Ain’t I a Woman: Sojourner Truth Carried the Torch for Freedom
By Kristina Garrison-Clark
Sojourner Truth was a preacher, author, abolitionist, and women’s rights activist in the 19th century. She was also a woman who experienced grief, sorrow, love, disappointment, and resistance. Her life story reveals her tribulations, afflictions, endurance, and hope. Her belief in God provided her guidance throughout her journey and provided her strength to endure and create hope for many generations to come.
Born around 1797 in Ulster County, New York, Sojourner Truth was born Isabella “Belle”, to her mother Elizabeth and father James, as a Dutch speaking slave. She was the second youngest of what was thought to be 12 children, although most of her siblings were sold before she could truly capture memories of them. As a child her mother taught her about God and prayer and revealed to her the direct access she had to God.
By the time she was 18 she had been owned by five slave masters. When she was around 9 years old her family was broken up and sold away from one another. Her father became ill and was viewed as a burden, so her mother was “set free” to care for him.
During her teenage years Sojourner was severely abused, misunderstood and subjected to harsh physical labor by her slave owner. During these years she began a relationship with Robert, a man from another farm, with whom she had her first child, James. Sadly, James died when he was a baby, and many have speculated that his death was caused by his mother being forced to meet the needs of the master’s children before her own.
After the death of James, she had a daughter, Diana, with Robert. Unfortunately, Robert and Sojourner were not allowed to wed due to Robert’s master objecting to the fact that their children would become the property of Sojourner’s master. Despite her relationship with Robert, her master assigned her a husband, Thomas, with whom she had 3 more children.
Sojourner Truth had cared for 13 children including her own and was told by her master that she could be set free a year early if she worked hard and stayed loyal. Sojourner worked hard and efficiently, believing that she would be set free at an earlier date, only to find that her master had a change of heart. She decided to run away with her daughter Sofia and stayed with the Van Wagoners, a Quaker family. They bought her freedom, and she worked to repay them. During this time, she learned that her son Peter had been sold out of state, which was illegal. She took this matter to court and became the first black woman to win a lawsuit in the United States.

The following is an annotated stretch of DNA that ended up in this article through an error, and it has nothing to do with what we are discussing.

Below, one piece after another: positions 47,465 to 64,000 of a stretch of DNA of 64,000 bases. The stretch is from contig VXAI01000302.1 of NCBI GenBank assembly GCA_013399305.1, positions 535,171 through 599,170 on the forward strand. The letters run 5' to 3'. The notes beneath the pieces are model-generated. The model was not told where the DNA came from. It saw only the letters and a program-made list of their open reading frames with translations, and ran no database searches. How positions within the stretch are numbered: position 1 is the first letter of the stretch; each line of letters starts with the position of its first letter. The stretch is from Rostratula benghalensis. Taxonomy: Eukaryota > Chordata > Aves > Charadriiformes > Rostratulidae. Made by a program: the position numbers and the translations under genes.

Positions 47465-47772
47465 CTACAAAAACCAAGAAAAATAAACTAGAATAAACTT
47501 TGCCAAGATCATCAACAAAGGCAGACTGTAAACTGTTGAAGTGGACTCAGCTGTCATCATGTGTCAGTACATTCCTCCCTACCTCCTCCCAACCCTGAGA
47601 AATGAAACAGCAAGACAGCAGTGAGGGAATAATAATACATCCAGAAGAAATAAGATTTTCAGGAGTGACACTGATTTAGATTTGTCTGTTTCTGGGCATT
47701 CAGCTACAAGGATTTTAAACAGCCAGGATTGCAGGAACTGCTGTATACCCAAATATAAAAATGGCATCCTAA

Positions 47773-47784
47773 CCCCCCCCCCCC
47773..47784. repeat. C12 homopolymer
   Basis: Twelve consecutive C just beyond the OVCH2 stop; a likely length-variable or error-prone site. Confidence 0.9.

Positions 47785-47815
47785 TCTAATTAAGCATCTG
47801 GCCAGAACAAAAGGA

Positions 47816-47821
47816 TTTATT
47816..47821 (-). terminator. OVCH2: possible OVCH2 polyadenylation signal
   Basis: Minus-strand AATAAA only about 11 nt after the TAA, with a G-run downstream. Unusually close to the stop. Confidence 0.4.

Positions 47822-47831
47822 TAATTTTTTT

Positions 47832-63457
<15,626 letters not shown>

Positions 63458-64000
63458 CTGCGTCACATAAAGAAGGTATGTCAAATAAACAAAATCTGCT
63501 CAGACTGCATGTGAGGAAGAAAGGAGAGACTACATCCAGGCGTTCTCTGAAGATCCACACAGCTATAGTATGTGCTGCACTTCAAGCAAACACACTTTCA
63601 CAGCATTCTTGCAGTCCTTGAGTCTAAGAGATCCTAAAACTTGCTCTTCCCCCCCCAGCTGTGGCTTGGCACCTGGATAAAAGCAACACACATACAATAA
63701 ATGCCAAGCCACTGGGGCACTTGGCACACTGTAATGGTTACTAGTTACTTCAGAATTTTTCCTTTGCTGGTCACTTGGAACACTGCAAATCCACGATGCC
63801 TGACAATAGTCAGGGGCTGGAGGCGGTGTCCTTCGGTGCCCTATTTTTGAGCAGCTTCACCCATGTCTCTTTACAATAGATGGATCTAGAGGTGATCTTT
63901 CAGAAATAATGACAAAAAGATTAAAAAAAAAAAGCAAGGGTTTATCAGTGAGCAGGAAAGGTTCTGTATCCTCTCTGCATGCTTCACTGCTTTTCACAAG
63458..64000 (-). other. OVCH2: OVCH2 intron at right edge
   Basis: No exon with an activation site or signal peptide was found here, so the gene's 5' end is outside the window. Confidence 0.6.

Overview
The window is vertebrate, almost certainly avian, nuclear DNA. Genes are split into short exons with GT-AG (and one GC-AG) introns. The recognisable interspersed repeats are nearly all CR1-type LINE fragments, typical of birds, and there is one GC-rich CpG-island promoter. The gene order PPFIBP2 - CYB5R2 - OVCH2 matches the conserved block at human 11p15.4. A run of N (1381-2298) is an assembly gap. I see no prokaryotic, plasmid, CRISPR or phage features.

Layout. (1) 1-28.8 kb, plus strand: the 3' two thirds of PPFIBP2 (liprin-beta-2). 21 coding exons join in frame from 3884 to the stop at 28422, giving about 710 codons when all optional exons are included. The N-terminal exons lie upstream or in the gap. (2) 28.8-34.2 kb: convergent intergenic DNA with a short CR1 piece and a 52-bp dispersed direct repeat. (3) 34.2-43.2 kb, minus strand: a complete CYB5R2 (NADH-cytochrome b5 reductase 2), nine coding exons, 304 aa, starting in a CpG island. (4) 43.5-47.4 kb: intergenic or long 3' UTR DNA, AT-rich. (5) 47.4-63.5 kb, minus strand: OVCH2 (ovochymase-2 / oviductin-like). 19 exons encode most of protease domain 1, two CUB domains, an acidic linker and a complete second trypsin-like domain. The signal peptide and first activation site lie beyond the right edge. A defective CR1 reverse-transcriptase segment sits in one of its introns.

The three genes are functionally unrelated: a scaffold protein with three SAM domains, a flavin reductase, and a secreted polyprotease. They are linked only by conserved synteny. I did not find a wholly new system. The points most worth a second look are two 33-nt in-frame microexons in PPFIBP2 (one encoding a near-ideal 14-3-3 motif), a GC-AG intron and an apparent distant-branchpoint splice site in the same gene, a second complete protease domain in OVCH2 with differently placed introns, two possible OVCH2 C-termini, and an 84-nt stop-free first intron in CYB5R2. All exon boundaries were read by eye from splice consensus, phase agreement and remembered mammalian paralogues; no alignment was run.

In her adult life, Sojourner experienced what she described as being led by the spirit and changed her name from Isabella to Sojourner Truth. She moved across Long Island and began to preach. She met many popular religious figures during that time and was provided several opportunities to do so.
In 1844 she joined the North Hampton Association Education and Industry (NAEI), where she was introduced to prominent abolitionists. Here she was encouraged to give speeches about the evils of slavery. In 1850, she collaborated with Olive Gilbert to produce her autobiography, The Narrative of Sojourner Truth. Her lifestyle and lecture tours were funded by the proceeds of her book.
By the 1840s, Sojourner was active on the lecture circuit. She became the first woman to come to prominence as a speaker in the abolitionist movement in the U.S. In 1851, she was on a lecture tour that included a women’s rights conference in Akron, Ohio, where she delivered her famous “Ain’t I a Woman?” speech.
In her later years, Sojourner spent her time investing in others. She helped recruit troops to fight for the Union during the Civil War and encouraged them to add the abolition of slavery to the objectives for the war. She cared for hospital patients. She worked with former slaves who had been freed, supporting them in adjusting to life after slavery by teaching relevant life skills.
After the war, Sojourner continued to fight for civil and women’s rights. In 1881, she gave her last public lecture. By this point she had met three U.S presidents and spent decades publicly preaching and advocating for abolition, women’s rights and civil rights. In the last few years of her life, she was cared for by her daughter and doctor. She is thought to have died at 86 years old.
In Sojourner Truth, we find a resilient woman who participated in the struggle for freedom, not only for herself, but for all women and people of color. She fought for freedom against a system that refused to see every human as equal. She waded in the waters of hate, abuse and slander in hopes of creating a just system for generations to come. She leaves with us her legacy, and I hope that we take the torch and like her, blaze a trail of justice for the generations ahead.
Kristina Garrison-Clark is a wife, mother, minister, life coach, social worker and poet. She is a member of the Greater Mt. Zion Church in Austin, TX. She currently serves as a program manager, addressing black health disparities in mothers and infants.